• If you wish to use different tire widths front and back, you would typically use different rims to accommodate this so that the outer diameter of your tires is as close to being the same when inflated as possible. Normally this would be done to put a bigger tire on the front, which lets you optimize a bit better for traction there (which in turn gives you better braking power and better control during turns), but unless you’re building for aggressive off-road riding it’s probably not worth it.
  • Some bicycles go a step further and use different outer diameters for their tires, which almost always means different rims. This was the norm on many early velocipede designs from before the invention of the modern safety bicycle, most famously the high-wheeler (now commonly known as a ‘penny-farthing’). On more modern bikes, I’ve mostly seen this on recumbent tricycles (TerraTrike comes to mind as a brand that does this) and cargo tricycles, with the single wheel usually being larger.
  • On very rare occasion, I’ve seen people mix spoke counts, usually a 32-spoke on the front and a 36-spoke on the back. Usually this is done simply because that’s what’s available (either immediately at hand, or in terms of what they can get for the hubs and/or rims they want to use).

Aside from that, there are ‘special’ rims with offset spoke holes designed specifically to be used for building wheels that need aggressive dishing, with the idea being that you can better equalize the spoke tension from side-to-side with them (and yes, that really is a thing, it’s just not enough of a thing to matter for how most people actually ride). In most cases, these would only ever be used on the rear wheel with a particularly wide cassette, as that’s the only place you would need to dish the wheel that aggressively. However, you need to go out of your way to get these, and they’re usually far more expensive than ‘normal’ rims, so it’s very unlikely that you’re dealing with them.

  • The "mullet" setup is actually somewhat popular on MTBs now. 29" wheel in the front, 27.5" in the rear. It's not just penny farthings and recumbent trikes.
    – MaplePanda
    Commented Jun 24 at 2:16
  • Recumbent bikes too, 20"-26" had been very popular for a long time but almost all combinations will have been tried. Smaller in the front is the most usual.
    – Willeke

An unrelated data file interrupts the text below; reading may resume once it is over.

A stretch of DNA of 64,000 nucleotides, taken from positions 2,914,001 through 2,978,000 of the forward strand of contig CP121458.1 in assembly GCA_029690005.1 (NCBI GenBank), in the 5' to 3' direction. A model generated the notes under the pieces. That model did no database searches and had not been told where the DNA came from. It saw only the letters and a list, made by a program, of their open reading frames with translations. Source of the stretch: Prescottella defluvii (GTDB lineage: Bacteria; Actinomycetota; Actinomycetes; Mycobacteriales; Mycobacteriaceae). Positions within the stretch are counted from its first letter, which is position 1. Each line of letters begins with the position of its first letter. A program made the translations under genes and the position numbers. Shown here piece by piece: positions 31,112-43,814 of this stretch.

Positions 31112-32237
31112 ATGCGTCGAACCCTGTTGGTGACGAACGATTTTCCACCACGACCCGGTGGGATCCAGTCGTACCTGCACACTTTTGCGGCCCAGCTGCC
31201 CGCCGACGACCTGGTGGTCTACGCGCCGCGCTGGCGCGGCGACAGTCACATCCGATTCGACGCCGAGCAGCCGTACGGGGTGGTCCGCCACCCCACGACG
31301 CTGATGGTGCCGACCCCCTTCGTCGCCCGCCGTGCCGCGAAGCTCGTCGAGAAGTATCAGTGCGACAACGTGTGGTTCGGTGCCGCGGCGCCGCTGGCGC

Commented Jun 24 at 4:40
  • Small differences in outer diameter are common, but just due to tyre size (e.g. around 10mm on my MTB) so not requiring different rims, it's big differences in OD that matter here. A lower spoke count on the more lightly loaded wheel saves weight so is fairly common too, just not on stock wheels.
    – Chris H
    Commented Jun 24 at 10:01
  • @MaplePanda I actually had not known about the usage on MTBs, though that does make sense given that they’re often going to be cornering aggressively enough for the larger contact area to matter for performance. Commented Jun 24 at 13:53
  • Other benefits of the mullet setup are that the larger front wheel helps roll over obstacles compared to a full 27.5" setup, the smaller rear wheel gives more wheel-to-butt/saddle clearance for full-suspension bikes, and the whole bike is somewhat more nimble than a full 29".
    – MaplePanda
    Commented Jun 24 at 16:51

Rims exist with an "offset" spoke hole layout. If you had one then it would only be suitable as a rear wheel because front wheels are symmetrical.

This would be fairly obvious when looking at the rim, so if you have one then it's not hard to spot.

They's supposed to be stiffer and stronger by not having different spoke tensions on each side of the rear wheel. Since they're still uncommon, that's likely marketting fluff and any real gains are minimal.

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Based on searches, these offset rims are found more in the wider rim widths of MTBs and fatbikes, and not on road bikes.

Not a dupe but related post: Asymmetric wheel. Which side should the "asymmetry" be on?

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    Front wheels aren’t necessarily symmetrical, and rear wheels aren’t necessarily asymmetrical. For example, on the hybrid I use as a commuter, the front wheel is actually visibly dished to account for disc brake rotor, and the rear wheel has almost no dishing because the brake rotor needs about as much space as the single sprocket for the belt drive. Commented Jun 24 at 1:42
  • @AustinHemmelgarn good point - there's a difference between Rim and Wheel - so its possible to have a symmerirc rim on a wheel that is asymmetric. And excellent point about the Disk rotor balancing out the cassette.
    – Criggie
    Commented Jun 24 at 3:10